In Review: Freddie Gibbs - Alfredo
Freddie Gibbs makes mature hip-hop. You’re not going to find him doing an in-game concert on Fortnite. His raps are unapologetically crass, full of grime and tales of the streets. This, along with his immaculate flow, is why hip-hop DJs who remain true to the traditions of the 90s seem to gravitate towards him. You thought Gangsta Gibbs and Madlib were a perfect match? Eminem’s official DJ The Alchemist has something to say about that. The two collaborate to produce Alfredo - a contender for rap album of the year.
‘1985’ is an explosive start and a serious sign of intent. The theme of timing is heavy and resonates throughout the project. Not only is the timing between rapper and beat synchronised expertly, but mentions of Michael Jordan and Joe Exotic are also timely references to today’s pop culture. At least we know Gibbs is getting his money’s worth from his Netflix subscription.
Melodic piano-based beats in ‘God Is Perfect’ and ‘Scottie Beam’ provide the Indiana-born rap maverick with a platform to showcase his versatility. If Gibbs was a weapon it would be a fully-automatic M16, delivering ferocious material in bursts then stepping back to reload whilst admiring the beat as it plays out. In a recent interview, Alchemist even described Freddie as “machine gun lightning.” He goes on to say that, “ever since we did ‘Scottie Pippen’ (a 2011 collaboration) it was like all right, we knew what we had to do. It just took time. Everything is timing.” ‘Scottie Beam’ also begins with the line, “the revolution is the genocide, look, your execution will be televised,” – a poignant reminder of George Floyd’s heartless murder in Minneapolis and the civil unrest that has followed.
Track five, ‘Frank Lucas’, is one of those songs where you catch yourself kind of nodding and shaking your head at the same time with a look of pure disgust on your face, the kind of song you’d want for a ring walk-out. In stark contrast, melodic electric guitar in the following track, ‘Something To Rap About’ featuring Tyler, The Creator, strums the listener into relaxation. It almost sounds like a romantic number, although Gibbs’ interpretation of romance may not be quite the same as mine. Rapping for longer periods is light work for the pair of them, with Tyler far exceeding the standard bar count some modern rappers would shamelessly deliver for an insane fee (no names). Who says you can’t have quality and quantity?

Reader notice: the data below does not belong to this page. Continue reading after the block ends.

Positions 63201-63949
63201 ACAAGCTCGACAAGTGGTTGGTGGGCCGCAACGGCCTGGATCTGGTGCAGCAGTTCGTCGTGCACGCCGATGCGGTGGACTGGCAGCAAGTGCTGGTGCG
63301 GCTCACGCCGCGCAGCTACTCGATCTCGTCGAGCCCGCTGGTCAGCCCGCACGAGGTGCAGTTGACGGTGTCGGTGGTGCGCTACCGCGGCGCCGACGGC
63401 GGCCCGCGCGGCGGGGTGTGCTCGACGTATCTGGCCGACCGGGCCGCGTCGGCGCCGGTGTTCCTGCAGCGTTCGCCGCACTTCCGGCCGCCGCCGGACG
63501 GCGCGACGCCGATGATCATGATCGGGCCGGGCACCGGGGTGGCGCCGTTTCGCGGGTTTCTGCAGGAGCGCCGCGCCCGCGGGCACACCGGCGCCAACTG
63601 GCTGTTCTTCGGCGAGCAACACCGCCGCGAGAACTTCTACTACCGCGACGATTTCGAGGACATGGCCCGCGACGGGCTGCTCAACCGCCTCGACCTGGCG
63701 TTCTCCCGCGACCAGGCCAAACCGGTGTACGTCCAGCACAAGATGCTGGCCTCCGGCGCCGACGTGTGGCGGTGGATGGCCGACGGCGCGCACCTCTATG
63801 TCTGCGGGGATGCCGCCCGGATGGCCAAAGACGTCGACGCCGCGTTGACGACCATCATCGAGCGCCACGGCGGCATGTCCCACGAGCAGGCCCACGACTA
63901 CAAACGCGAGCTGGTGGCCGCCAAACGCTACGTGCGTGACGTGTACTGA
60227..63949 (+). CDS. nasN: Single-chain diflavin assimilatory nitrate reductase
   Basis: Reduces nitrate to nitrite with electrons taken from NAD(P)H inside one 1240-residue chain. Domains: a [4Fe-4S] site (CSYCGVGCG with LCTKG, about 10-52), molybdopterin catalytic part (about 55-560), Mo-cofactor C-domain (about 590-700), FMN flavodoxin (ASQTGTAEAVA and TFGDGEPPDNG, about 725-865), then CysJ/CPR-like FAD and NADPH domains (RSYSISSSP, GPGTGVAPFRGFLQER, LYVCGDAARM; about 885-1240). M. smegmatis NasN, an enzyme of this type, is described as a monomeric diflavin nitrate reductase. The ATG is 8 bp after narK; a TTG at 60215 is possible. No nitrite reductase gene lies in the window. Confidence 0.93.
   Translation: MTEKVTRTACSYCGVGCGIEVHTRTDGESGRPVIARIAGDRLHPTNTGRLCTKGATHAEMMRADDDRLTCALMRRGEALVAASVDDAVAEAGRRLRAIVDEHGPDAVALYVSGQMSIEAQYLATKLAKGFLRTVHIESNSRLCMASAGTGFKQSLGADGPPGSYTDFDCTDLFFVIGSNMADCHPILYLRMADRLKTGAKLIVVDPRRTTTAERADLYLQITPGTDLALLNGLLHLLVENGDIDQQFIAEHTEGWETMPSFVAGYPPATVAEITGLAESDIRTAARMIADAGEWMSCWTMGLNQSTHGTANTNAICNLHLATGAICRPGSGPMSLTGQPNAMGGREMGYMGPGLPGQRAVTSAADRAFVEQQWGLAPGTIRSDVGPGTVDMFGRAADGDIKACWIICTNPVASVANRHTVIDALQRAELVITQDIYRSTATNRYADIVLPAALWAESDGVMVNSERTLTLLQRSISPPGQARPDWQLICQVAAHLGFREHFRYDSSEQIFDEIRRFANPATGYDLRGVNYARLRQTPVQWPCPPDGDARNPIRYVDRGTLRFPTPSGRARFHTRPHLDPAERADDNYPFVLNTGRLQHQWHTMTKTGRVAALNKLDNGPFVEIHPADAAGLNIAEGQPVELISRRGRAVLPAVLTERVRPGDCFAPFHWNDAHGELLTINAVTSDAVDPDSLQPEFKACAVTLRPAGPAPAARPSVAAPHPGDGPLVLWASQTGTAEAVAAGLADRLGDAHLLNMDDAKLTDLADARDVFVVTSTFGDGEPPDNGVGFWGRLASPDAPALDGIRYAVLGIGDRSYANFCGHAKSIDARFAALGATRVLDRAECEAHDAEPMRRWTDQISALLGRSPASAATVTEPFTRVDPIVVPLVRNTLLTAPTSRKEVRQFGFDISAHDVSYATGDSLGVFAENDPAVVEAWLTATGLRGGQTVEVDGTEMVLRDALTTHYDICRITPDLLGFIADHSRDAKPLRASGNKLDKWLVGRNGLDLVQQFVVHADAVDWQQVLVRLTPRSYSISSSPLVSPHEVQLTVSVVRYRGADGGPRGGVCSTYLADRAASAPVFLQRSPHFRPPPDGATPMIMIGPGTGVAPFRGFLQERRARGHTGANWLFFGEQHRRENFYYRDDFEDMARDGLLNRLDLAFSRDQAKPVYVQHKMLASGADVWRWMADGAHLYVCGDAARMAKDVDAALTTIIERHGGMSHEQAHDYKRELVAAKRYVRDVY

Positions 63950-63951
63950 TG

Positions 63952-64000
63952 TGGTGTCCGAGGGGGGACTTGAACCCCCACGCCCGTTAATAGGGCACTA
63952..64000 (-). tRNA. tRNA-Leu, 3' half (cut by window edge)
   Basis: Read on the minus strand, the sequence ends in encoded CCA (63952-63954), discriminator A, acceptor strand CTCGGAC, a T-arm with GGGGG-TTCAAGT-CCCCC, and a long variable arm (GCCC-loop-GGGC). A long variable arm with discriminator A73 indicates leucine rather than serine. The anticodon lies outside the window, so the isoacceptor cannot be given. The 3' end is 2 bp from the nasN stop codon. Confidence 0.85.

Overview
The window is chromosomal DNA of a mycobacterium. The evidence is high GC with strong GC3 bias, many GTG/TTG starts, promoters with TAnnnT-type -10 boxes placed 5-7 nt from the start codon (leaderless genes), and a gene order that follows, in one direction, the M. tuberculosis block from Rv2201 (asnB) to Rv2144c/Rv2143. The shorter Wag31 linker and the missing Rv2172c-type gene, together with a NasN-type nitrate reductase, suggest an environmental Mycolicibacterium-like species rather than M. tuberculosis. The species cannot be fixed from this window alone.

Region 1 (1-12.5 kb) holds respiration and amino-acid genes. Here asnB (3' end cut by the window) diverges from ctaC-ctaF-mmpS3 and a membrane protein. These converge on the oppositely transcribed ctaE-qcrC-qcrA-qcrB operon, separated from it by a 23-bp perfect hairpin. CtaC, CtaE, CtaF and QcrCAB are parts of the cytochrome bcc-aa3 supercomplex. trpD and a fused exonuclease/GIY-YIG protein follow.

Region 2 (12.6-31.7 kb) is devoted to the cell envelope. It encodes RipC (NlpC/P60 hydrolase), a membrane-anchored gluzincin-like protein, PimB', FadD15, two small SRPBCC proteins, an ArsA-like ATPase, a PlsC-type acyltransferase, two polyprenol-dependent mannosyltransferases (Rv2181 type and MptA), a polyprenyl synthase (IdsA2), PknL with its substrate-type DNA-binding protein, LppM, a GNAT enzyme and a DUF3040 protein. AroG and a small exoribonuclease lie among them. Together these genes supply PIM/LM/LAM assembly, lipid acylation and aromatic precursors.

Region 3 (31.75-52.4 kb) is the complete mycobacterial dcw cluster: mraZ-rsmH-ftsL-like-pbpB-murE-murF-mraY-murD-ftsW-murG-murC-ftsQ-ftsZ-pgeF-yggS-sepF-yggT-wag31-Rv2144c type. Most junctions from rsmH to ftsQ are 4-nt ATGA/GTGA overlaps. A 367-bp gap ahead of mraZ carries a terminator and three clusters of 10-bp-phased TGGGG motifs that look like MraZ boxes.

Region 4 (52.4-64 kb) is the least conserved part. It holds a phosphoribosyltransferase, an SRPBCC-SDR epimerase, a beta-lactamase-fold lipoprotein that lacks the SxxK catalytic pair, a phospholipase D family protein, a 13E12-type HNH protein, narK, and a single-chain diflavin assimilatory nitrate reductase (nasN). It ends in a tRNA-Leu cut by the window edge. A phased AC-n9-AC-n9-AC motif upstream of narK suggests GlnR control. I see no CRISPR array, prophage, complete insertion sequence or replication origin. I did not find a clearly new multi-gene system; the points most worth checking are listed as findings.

Gibbs’ bouncing flow on ‘Baby $hit’ is coupled with the standout beat on the album, while ‘Babies & Fools’ and ‘Skinny Suge’ are both odes to street life and examples of the rapper’s compelling ability to spin a yarn. ‘All Glass’ is an excellent parting piece. It feels like when a long-distance runner turns on the afterburners toward the end of a race to pull away from the rest. If you didn’t already marvel at Gibbs’ wordplay, you do now.
After listening to a Freddie Gibbs album from start to finish, you’ve usually heard a lot of words and a ton of figurative language. This LP is no different. Metaphors, similes, hyperboles, personification and oxymorons; it’s an assault on your linguistic imagination that takes a few listens and a peek at the lyrics to avoid a lot of them going over your head. Previous Gibbs albums with 15+ songs can be a little overwhelming at first, but with just ten songs lasting 35 minutes total, Alfredo is a much more palatable length. It’s a delicious blend of beats, samples, lyricism and flow, bound together by a tangible level of trust between the two artists. They’ve honed their craft to an absolute tee. Feed us more.